Chronic Myeloid Leukemia - Peripheral Blood
Chronic myeloid leukemia (CML) is a myeloproliferative disorder arising from a single genetic translocation in a pluripotential hematopoietic stem cell producing a clonal overproduction of the myeloid cell line. CML is characterized by marked leukocytosis, basophilia, and a dramatic left shift with a predominance of myelocytes, myeloid bulge.
CML has three phases a chronic clinical phase, accelerated phase, and terminates as an acute leukemia in the blast phase. The Philadelphia chromosome is associated in virtually all cases (95%) of CML and must be identified to confirm the diagnosis.
CML is primarily a disease of adults and is predominantly in males over 70 years of age. Symptoms associated are usually minimal and include fatigue, anorexia, abdominal bloating, weight loss, night sweats, dyspnea, pallor, spontaneous bleeding, lymphadenopathy, hepatomegaly, and blurry vision. Some patients are asymptomatic and diagnosis is made incidentally during routine blood testing.
CML can progress to a blast phase defined by >20% blasts in the peripheral blood or bone marrow or by an extramedullary blast proliferation. The blast lineage may be myeloid or lymphoid.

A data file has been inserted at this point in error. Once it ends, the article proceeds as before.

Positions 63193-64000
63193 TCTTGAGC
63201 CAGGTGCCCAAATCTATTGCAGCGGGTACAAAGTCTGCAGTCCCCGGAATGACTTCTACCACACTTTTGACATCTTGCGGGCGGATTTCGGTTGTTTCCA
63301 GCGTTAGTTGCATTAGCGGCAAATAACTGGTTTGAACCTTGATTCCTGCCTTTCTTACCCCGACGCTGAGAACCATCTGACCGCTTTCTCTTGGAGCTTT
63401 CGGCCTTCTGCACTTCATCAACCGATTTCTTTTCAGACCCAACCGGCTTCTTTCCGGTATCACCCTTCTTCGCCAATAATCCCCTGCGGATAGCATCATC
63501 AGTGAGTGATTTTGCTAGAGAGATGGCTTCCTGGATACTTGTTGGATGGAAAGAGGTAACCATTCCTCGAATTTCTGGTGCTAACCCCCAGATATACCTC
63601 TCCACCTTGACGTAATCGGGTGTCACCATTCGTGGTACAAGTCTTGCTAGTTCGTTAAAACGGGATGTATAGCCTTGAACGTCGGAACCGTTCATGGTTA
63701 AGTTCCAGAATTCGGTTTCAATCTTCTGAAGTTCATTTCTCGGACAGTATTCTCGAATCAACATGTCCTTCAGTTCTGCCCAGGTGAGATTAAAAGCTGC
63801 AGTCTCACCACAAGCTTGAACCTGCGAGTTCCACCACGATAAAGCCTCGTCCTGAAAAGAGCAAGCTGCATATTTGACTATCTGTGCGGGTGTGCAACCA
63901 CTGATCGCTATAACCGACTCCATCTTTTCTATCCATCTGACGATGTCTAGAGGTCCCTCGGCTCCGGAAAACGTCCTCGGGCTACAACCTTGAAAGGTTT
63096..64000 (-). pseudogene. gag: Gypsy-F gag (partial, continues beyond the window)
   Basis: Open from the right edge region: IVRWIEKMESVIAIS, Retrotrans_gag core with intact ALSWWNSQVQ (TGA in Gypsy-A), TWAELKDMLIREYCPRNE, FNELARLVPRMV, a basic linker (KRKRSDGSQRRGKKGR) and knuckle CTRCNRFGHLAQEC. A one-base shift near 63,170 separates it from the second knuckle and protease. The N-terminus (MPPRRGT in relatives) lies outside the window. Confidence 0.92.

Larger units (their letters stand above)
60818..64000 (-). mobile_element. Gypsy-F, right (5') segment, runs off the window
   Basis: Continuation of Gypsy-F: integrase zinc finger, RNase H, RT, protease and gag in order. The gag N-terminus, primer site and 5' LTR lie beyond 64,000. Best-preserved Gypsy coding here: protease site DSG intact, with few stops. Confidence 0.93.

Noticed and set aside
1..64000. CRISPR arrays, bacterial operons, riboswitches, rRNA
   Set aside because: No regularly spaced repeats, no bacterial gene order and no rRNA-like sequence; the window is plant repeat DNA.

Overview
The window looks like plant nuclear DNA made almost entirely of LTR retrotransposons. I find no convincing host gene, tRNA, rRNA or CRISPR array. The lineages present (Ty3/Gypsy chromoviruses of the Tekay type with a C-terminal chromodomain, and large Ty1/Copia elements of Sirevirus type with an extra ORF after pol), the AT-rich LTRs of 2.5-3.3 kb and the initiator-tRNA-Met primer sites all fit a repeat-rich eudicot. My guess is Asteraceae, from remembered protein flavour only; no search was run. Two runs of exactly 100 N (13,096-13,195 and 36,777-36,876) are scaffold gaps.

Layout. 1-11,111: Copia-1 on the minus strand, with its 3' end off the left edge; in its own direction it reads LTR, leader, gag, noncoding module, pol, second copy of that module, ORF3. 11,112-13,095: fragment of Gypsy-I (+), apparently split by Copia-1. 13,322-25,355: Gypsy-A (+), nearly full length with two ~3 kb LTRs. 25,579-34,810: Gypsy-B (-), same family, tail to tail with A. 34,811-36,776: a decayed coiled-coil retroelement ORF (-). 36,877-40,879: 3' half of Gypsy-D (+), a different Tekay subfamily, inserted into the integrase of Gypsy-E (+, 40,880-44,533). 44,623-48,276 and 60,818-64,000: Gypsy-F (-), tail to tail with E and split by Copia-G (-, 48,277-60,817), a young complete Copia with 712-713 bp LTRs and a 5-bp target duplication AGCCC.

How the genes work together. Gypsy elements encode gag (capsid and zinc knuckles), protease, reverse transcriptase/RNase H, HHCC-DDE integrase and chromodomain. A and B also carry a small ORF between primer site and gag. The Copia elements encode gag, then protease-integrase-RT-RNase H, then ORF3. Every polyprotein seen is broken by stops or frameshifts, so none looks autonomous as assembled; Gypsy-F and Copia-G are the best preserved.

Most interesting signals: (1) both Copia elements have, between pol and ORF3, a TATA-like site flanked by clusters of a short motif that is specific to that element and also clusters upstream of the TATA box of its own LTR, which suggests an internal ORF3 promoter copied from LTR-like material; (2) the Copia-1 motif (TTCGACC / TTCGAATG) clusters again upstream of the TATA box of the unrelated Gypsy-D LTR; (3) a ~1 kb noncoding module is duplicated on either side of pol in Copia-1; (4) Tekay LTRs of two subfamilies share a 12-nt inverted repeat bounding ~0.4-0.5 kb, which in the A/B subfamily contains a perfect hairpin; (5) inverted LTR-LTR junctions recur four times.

Chronic Myeloid Leukemia - Bone Marrow
Hypercellularity with a very high Myeloid:Erythroid ratio (up to 50:1) and an increase in neutrophils and neutrophil precursors as a result of increased production of myeloid cells. Normoblasts appear reduced in number. Megakaryocytes are normal or increased in number, may appear in clusters, and are often small with reduced nuclear size and reduced nuclear lobulations ("dwarf megakaryocytes"). Reticulin fibers can be increased and the presence of pseudo-Gaucher cells are common and are associated with intramedullary cell destruction.
Pseudo-Gaucher cells and sea-blue histiocytes can be seen due to increased cell turnover. The macrophage cytoplasm is filled with insoluble lipid pigment, called ceroid, which is thought to represent partially digested globosides derived from cell membranes. As compared to Gaucher cells, these cells stain more intensely blue with Wright-Giemsa and the inclusions are globular rather than fibrillary.
The Philadelphia chromosome resulting from t(9;22) creates a chimeric fusion gene BCR-ABL. The presence and expansion of BCR-ABL is the defining feature of CML, as well as the underlying pathophysiologic abnormality of CML. Ph chromosome resulting from t(9;22) is detected in 90% - 95% of cases.
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